What B2B Marketers Can Learn from B2C

Author: 
Jay Mitchell

There remains a distinct buyer-seller gap in the business-to-business (B2B) arena. CSO Insights found that although nine out of 10 buyers acknowledge interest in engaging with sellers earlier in the buying process, 70 percent engage a seller after already identifying and clarifying their needs, while 44 percent have already identified solutions.

Why are buyers so reluctant to connect with salespeople sooner? Clearly they desire for someone to provide them value and to guide them to the best solution, yet they rarely find true value from salespeople.

There is an opportunity for sellers to serve as trusted advisors and to engage buyers earlier in the sales journey. But it takes extra effort and strategy that most B2B organizations are not yet undertaking.

The current state of market pulse insights

In business-to-consumer (B2C) industries, brands rarely invest resources in audience engagement without first conducting consumer research. From focus groups to user surveys, marketing turns to the audience to hear firsthand what is resonating and what is not — and why.

This type of buyer testing rarely happens in B2B. There is a reason for this: salespeople are interacting with buyers on a daily basis and many organizations believe this is good enough. After all, sellers have a pulse on the market, so this must be sales’ responsibility.

Yet this means sales becomes the single voice of the buyer — and product teams and marketing people are hearing that voice, if at all, through the filter of sales.

Too often, when B2B marketing and product teams create content, develop a new feature or share a piece of collateral, buyers see these things with furrowed brows, wondering, “What are they talking about? This doesn’t matter to me. I don’t even know what that is.”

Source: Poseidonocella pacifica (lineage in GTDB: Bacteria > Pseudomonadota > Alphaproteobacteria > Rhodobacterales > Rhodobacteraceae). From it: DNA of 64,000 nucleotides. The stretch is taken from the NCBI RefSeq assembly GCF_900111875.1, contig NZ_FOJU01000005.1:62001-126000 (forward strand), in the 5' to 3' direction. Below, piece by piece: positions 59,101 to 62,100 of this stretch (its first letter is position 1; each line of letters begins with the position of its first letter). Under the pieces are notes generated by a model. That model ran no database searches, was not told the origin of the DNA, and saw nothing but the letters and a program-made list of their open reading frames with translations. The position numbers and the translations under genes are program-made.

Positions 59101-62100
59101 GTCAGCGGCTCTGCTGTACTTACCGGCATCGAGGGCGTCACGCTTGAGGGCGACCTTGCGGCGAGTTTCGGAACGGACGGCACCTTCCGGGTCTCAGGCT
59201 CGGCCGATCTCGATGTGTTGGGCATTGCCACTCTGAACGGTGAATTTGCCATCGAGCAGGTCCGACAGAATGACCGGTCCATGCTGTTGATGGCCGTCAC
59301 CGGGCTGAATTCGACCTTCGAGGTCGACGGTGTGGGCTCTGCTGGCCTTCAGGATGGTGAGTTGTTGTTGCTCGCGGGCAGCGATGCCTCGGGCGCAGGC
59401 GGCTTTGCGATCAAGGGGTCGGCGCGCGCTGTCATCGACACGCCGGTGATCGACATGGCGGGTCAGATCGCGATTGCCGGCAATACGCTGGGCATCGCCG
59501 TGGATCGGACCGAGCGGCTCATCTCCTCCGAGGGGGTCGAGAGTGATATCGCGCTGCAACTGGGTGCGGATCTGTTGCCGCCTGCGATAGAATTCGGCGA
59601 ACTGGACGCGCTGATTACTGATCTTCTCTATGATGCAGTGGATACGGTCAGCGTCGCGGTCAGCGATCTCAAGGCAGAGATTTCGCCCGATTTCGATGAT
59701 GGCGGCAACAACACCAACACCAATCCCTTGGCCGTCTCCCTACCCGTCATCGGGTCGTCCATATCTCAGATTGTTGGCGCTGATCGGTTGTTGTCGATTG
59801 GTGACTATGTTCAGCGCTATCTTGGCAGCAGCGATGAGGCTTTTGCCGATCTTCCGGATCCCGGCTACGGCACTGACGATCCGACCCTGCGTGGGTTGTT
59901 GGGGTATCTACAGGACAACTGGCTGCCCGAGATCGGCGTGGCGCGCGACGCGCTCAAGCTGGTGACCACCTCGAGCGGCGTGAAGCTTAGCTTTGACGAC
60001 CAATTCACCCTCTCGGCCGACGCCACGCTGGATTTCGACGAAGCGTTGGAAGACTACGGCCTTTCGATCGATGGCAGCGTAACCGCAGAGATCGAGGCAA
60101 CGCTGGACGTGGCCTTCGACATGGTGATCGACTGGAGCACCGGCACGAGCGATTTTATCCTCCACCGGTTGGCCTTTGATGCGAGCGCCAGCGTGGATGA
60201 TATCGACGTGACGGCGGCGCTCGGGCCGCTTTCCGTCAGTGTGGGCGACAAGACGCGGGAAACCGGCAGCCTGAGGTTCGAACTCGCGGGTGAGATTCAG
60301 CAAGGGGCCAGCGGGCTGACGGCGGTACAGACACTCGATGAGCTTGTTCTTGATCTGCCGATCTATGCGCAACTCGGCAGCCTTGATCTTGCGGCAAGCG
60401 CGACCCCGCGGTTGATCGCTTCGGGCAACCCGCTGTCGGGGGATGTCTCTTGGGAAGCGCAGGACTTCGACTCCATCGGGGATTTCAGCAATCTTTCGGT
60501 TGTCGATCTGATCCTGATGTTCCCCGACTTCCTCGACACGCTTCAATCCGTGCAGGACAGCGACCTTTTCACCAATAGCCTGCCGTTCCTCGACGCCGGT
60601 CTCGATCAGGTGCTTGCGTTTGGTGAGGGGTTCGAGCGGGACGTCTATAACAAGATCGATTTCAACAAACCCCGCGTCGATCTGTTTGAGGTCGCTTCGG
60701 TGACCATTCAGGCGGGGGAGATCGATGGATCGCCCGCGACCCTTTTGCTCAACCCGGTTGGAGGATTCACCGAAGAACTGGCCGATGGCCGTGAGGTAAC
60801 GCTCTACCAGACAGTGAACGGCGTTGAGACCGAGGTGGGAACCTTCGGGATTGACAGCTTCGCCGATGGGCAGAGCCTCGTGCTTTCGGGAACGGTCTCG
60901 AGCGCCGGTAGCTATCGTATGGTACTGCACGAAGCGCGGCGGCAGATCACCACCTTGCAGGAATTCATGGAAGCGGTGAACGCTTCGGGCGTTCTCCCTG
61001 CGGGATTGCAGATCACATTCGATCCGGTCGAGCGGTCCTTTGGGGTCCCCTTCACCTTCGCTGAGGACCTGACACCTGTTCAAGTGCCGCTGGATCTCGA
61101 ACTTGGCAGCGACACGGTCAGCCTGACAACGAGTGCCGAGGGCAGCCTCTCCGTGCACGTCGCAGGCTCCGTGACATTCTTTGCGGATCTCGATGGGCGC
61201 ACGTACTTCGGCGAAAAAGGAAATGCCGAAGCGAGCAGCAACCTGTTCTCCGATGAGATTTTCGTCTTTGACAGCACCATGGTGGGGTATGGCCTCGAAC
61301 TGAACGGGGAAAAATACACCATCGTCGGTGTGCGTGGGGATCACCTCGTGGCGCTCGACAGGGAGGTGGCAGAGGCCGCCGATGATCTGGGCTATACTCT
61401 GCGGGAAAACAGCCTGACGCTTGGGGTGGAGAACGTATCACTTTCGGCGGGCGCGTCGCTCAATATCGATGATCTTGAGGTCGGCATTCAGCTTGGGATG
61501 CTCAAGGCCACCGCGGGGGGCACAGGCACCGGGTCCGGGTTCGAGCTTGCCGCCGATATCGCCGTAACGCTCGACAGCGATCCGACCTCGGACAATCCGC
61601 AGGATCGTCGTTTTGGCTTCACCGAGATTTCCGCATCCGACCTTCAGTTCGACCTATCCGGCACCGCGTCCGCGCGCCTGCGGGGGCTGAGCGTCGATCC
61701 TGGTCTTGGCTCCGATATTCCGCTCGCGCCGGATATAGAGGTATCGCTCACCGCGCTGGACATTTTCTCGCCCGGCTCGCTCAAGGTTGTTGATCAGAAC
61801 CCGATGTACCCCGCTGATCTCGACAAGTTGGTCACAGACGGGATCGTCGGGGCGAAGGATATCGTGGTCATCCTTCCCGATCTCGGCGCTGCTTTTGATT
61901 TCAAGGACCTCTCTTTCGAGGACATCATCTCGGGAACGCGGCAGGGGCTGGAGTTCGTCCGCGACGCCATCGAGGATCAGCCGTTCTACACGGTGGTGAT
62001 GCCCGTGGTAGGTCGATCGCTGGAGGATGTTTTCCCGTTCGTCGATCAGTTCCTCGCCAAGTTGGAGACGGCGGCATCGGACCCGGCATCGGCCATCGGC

Adapting a B2C marketing practice into the B2B arena

B2B organizations can gain a better pulse on the market in a few ways:

  • Sales invites marketing to participate in buyer interactions — Marketing is able to gain and maintain a pulse on the market through firsthand interactions, and sales provides marketing the opportunity to do so on a regular basis when it will be most valuable to winning the sales cycle. Net, marketing adds value to sales and is invited to help more — gaining invaluable buyers insights along the way.
  • Marketing directly engages the buyer – Marketing can invite clients and prospects alike to join working sessions on go-to-market strategy and messaging, bringing the voice of the buyer directly to the frontline. Mereo maintains the Decision Maker Network™ for this reason, with 300-plus business buyers for buying journey insights.
  • Applying market insights effectively – Directly hearing what matters to the buyer and why it matters will influence the messaging framework marketing applies to its content engine, but it also provides opportunities for marketing to transform information into insights, such as buyer personas.

Taking these extra efforts to better understand a buyer naturally leads to teams engaging more effectively with buyers. This has been the experience of Josh Hardy, CMO of Axway:

“Our first success with a market pulse was when we convened our sales, marketing and product teams into a single room and invited buyers to join the working session. While our end goal was a compelling messaging framework that resonates with our audiences, the first step was to simply listen to these buyers and to get a pulse for what was important to them. By bringing these stakeholders in the room together, Mereo helped draw out a unique take and meaning from what the buyers were telling us. We were able to create more meaningful content, our salespeople gained an edge with their credibility, and our messaging was highly relevant to our buyers’ concerns and needs. We amped that up when we invited the buyers to join us for a panel at our sales kickoff earlier this year. Enabling our sellers to hear directly from clients was game-changing.”  

Jay Mitchell is founder and president of B2B consulting company Mereo LLC.